Bill Conlin: Manuel's champs have it all over Green's
Bill Conlin: Twenty-nine years to the night that Tug McGraw flung both arms skyward in a joyous leap, then turned to await Mike Schmidt's airborne arrival, the 1980 Muleskinner stood on the mound.
Twenty-nine years to the night that Tug McGraw flung both arms skyward in a joyous leap, then turned to await Mike Schmidt's airborne arrival, the 1980 Muleskinner stood on the mound.
Waiting to catch last night's first ball toss was the 2009 Mule.
Dallas Green and Charlie Manuel . . .
For a long time during the summer of 2007, the special adviser to general manager Pat Gillick and the manager did not speak. Green went on the radio one day, shot from the lip, as is his custom, and gave the impression he didn't think Charlie was the sharpest knife in the managerial drawer.
One by one, all of Manuel's critics - and I was an early adaptor who saw the light during a captivating spring-training dinner in 2008 where I learned just how much more there was to this man than filling out a lineup card. He writes witty and literate e-mails, speaks with erudition about the Civil War, collects rare coins and can read the stock charts easily as, well, Lenny Dykstra. And he is a kind and compassionate human being.
So there was Dallas Green, the Dalai Lama of Tough Love soft-tossing with his 75-year-old arm to Charlie Manuel, a man who learned many years ago that it is a lot easier to pull a loaded wagon than to push it. In a few hours they would be toasting with champagne while another wild pennant celebration raged in a clubhouse that has been awash in more squirted alcohol during its brief existence than Bourbon Street on Fat Tuesday.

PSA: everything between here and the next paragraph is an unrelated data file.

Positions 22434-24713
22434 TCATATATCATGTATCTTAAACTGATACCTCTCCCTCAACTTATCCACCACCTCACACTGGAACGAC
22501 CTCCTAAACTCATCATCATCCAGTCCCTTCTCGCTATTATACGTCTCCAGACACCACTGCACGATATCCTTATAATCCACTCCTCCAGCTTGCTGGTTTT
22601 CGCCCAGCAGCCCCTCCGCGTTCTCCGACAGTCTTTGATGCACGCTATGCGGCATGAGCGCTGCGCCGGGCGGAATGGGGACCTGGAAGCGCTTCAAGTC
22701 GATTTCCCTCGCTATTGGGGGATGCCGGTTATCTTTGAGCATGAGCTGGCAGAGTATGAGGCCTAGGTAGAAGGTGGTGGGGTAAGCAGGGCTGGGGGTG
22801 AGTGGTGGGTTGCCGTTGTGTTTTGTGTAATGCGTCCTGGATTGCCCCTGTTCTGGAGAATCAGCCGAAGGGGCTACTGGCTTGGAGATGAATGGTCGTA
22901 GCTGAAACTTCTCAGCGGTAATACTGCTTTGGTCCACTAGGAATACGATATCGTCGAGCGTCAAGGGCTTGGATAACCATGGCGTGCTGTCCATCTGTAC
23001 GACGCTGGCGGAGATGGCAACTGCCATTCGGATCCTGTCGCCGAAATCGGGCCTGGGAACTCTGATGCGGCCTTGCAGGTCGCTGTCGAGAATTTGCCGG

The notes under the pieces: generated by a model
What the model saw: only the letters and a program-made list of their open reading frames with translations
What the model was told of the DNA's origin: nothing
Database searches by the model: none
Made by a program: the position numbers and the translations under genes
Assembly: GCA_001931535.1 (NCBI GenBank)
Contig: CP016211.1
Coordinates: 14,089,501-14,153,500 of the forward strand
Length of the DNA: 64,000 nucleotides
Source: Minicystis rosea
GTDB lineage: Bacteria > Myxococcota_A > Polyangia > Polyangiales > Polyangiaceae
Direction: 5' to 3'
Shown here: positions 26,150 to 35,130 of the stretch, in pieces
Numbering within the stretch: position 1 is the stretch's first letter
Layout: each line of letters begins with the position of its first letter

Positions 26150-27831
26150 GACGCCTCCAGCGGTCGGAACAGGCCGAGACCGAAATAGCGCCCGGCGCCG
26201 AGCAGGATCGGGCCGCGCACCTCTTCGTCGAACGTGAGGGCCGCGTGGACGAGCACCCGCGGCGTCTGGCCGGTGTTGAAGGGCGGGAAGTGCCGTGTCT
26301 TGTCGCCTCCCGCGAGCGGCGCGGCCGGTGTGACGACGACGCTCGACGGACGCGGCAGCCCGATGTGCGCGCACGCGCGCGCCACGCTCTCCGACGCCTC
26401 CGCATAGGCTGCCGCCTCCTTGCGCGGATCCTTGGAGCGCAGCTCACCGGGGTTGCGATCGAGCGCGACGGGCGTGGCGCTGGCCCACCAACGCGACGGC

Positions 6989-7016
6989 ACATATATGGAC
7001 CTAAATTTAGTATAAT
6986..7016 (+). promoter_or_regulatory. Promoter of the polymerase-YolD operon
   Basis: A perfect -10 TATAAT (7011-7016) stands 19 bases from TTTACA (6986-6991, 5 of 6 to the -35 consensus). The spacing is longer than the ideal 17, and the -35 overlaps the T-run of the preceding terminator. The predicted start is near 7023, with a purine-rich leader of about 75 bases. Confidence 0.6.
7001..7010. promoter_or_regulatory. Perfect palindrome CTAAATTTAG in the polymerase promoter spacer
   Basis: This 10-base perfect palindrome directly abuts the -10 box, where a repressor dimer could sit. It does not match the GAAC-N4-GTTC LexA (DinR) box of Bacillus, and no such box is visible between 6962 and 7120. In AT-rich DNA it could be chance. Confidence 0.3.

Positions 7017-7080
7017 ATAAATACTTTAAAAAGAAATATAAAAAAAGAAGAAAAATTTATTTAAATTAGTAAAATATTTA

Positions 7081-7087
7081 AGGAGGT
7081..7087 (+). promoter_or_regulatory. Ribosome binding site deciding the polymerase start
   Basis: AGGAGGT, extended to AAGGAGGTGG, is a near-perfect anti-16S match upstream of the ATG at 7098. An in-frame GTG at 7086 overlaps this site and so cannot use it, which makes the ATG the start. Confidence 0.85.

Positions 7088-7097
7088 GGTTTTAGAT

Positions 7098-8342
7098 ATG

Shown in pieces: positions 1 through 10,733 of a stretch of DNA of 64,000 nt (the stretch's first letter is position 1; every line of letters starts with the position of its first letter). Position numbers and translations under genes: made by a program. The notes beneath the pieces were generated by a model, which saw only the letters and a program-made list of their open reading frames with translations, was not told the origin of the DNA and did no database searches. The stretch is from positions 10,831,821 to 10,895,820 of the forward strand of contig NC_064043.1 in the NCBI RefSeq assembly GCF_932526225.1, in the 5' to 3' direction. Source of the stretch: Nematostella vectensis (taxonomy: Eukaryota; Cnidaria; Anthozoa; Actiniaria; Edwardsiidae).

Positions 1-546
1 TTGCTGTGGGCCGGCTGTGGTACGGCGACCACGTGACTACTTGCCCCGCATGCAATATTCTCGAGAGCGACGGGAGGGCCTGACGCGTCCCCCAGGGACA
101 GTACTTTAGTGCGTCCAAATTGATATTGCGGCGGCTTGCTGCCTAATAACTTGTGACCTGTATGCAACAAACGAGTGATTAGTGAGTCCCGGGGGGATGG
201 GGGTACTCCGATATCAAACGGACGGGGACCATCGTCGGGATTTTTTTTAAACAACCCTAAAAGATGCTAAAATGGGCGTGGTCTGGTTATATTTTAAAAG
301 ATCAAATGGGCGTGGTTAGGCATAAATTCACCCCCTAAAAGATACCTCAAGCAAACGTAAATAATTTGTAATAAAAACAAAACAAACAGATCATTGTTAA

A 10-4 pennant clincher tends to produce a tide that raises all boats.
As managers they are as different in style as a Parris Island Marine drill instructor and your favorite grandfather, Green a professed "yeller and a cusser," and Manuel, who uses the phrase "at the same time" as a device to examine both sides of every situation.
History brought them together before the ballgame where Manuel's team did something no other Phillies team has done in 126 years of operation in the National League. They brought a second consecutive pennant to a town that has moved swiftly from the stigma of first team to 10,000 losses to three straight Eastern Division titles, two pennants, one World Series title and another stab at the Golden Ring starting next Wednesday. Most likely in a dream matchup with the American League team they most resemble in longball power, the New York Yankees.
Green was a pitcher's manager. His 1980 team was nowhere close to Manuel's Maulers, even with Mike Schmidt cranking out a career-high 48 homers.
The Maulers outhomered the 1980 champions by an amazing 224-117 in the regular season. And have added on another 14 in nine postseason games, including 10 against the shellshocked Dodgers' staff.
That's some serious poundin', as Charlie might say. He's so fond of the three-run homer - yep, Jayson Werth's second hit of the NLCS was a three-run, first-inning bomb off Vicente Padilla. It left the 6-5 tower of sinew 2-for-15. His previous hit was a two-run homer, of course, and a solo shot in the seventh last night left him with six RBI in the Phillies' second consecutive five-game elimination of Joe Torre's West champions.